A raiding party of Goblins bore down on them while they were stuck in a Ravine. I was using a grid map and mini’s in the loosest way I could – Just to give players a visual representation of what was going on, not to limit or codify how they moved. The paladin quickly threw himself into the fray and got the first opportunity to see how great the Mook mechanic works: With a well placed smite he set three goblins flying in pieces. Our rogue hustled up the Ravine wall with a use of his Swashbuckle talent to hurl some archers down to his allies. The sorcerer and Ranger traded shot for shot with a pair of decaying shamans. The bard kept fumbling rolls and soon had a goblin on his back trying to shiv him with a dagger.
Every player quickly found something fun on their character sheet. The only amount of confusion came with how the Wood Elf’s Elven Grace ability played out. The escalation die steadily turned the tide of battle in the player’s favor. The battle eventually started winding down but not before the lifeless corpses of the goblins raised up for one last attack before crumpling. It became clear that Necromancy was afoot and the Bard was able to use his backgrounds to fill in the party on what to expect. Cautiously, the party journeyed on.
When the adventuring party reached Boltstrike Spire, they were greeted by Zanj, a high elf fighter. He led the party on to the grounds and explained the purpose of Boltstrike Spire: It channeled energy from the sea to help empower the surrounding wilderness and the wards. The Artifact, Glazentorg, was being used to help direct those energies and would need to finish its ritual before being disengaged from the spire. Zanj handed the party off to the commander, Quellis, a Druid who maintained the watch. Zanj departed, escorting mages up the spire to help with the ritual. When the party mentioned Goblins in the woods with necromantic energies, she was alarmed. They had beaten back a small nest of them lately and they would not return without help.
When Quellis took them to the cliff face that Boltstrike rested upon, all hell broke loose. With a deafening shockwave, the top of Bolstrike exploded raining down debris. The Bard and Paladin immediately ran up the tower followed by Quellis. The three remaining characters unexpectedly stayed on the ground (The rogue stating the money wasn’t worth the risk). Improvising, I narrated that giant arcs of lightning were streaking down from the tower, carving huge scars into the ground. The sorcerer, rogue, and Ranger had to try and find cover and shepherd several guards to safety. The rogue ended up getting hit pretty bad by a tree exploding in front of him.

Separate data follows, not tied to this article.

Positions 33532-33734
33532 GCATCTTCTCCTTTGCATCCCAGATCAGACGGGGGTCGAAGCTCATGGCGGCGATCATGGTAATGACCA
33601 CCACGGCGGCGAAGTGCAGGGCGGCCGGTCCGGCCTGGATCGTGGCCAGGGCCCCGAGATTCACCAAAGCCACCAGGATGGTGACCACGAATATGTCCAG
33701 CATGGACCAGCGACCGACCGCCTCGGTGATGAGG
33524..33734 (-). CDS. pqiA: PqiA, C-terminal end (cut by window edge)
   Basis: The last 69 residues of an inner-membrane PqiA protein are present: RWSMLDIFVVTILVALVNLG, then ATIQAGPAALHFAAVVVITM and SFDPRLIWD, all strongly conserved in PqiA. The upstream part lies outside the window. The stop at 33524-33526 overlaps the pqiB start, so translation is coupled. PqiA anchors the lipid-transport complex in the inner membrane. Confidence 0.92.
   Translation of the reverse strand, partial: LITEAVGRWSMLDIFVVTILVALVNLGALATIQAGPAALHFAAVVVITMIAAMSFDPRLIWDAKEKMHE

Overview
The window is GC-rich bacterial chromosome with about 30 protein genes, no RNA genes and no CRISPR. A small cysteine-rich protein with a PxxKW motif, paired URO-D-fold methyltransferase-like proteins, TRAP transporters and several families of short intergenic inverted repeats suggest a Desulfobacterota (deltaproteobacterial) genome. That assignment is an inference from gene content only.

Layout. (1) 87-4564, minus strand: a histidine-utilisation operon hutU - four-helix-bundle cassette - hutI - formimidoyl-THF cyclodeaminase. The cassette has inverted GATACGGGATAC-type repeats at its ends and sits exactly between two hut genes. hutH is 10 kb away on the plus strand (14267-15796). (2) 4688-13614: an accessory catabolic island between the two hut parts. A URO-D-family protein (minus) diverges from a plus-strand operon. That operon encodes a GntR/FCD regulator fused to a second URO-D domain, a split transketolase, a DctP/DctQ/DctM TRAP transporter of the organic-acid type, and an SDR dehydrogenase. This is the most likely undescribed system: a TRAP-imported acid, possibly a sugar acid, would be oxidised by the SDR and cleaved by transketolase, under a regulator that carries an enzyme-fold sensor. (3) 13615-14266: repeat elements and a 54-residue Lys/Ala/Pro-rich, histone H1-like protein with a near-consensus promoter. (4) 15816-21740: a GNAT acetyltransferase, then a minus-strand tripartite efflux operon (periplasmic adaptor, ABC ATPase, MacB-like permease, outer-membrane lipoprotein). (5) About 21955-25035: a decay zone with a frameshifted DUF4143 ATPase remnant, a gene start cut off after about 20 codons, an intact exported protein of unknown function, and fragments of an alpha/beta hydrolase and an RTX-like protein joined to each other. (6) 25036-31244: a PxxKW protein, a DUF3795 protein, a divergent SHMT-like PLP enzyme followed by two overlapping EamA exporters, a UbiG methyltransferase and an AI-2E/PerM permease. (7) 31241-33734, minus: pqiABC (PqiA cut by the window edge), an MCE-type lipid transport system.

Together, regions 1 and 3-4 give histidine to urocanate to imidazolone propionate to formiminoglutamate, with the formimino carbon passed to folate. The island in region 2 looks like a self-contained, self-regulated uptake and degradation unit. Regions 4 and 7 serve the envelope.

When the Paladin and Bard reached the tower they had just enough time to see a great Dracolich take flight with Zanj on his back. Zanj raised Glazentorg and fired off a lethal bolt of lightning at Quellis, taking her down. With her last breath she commanded the adventurers to recover Glazentorg, no matter the cost.
Recovering from the chaos the party set about trying to figure out just where the dragon would have fled to. The rogue used his relationship with the Prince of Shadows to claim he had a contact in the tower who could help them out. The paladin and ranger combined their military and area knowledge to pinpoint a cave lying underneath a nearby Ruin, Greenstand. The bard and sorcerer discovered that the ruin had been booby trapped by Zanj when he was second in command and that the correct key word could disable its defenses.
The party set out once again, determined to punish Zanj and recover the glove. They got the drop on a horde of zombies and necromancers outside the fortress and hatched a plan. The paladin and sorcerer drew the mindless zombies out while the bard, ranger, and rogue swept around and decimated the casters. The rogue was especially happy to use his swashbuckle talent to handspring off a zombie’s head and get a lucky critical strike on one of the necromancers. The sorcerer blew apart the zombies with a nasty series of empowered Breath spells. And the Paladin loved being swarmed by seven zombies at once.
Once inside the ruins they found Zanj in a large chamber with stained glassed windows overlooking the ocean. When the rogue tried to fling a dagger into his back, it stopped in midair revealing a protective shell around him. At once the party was attacked by twisted abominations of magic gone wrong. Monstrosities who had been warped into scale-covered bodies with great claws for hands. Zanj continued to hurl lightning bolts out at the party, but with each abomination that died, his shell became weaker.
When the shell eventually shattered, he charged the bard and got a powerful critical strike, wrapping the gaunlet around his throat and electrocuting him. He eventually succumbed to a lethal pummeling in large part to the sorcerers Arc Lightning. When Zanj went to one knee, the Dracolich crashed through the stained glass windows. Zanj begged Glazentorg for aid and the gauntlet moved on its own to point toward the Dracolich. A stream of energy drained the undead dragon of its remaining power and Zanj mutated before the party’s eyes.
Zanj, now a horrific abomination, leaped into the party, viciously ripping into each member in turn. The Sorceror and Paladin went down, inspiring their allies with their sacrifice. The Bard managed to pry Glazentorg off of Zanj, and turn its power against him. As Glazentorg disintegrated Zanj into dust, the party was happy to have triumphed and saved the realm.
All in all, it was a fantastic session, I thoroughly enjoyed watching the parties figure out he character creation process. The combats were quick and highly cinematic. Three of the players were very eager to know when they could purchase the game.
Photo credit: Josh Stein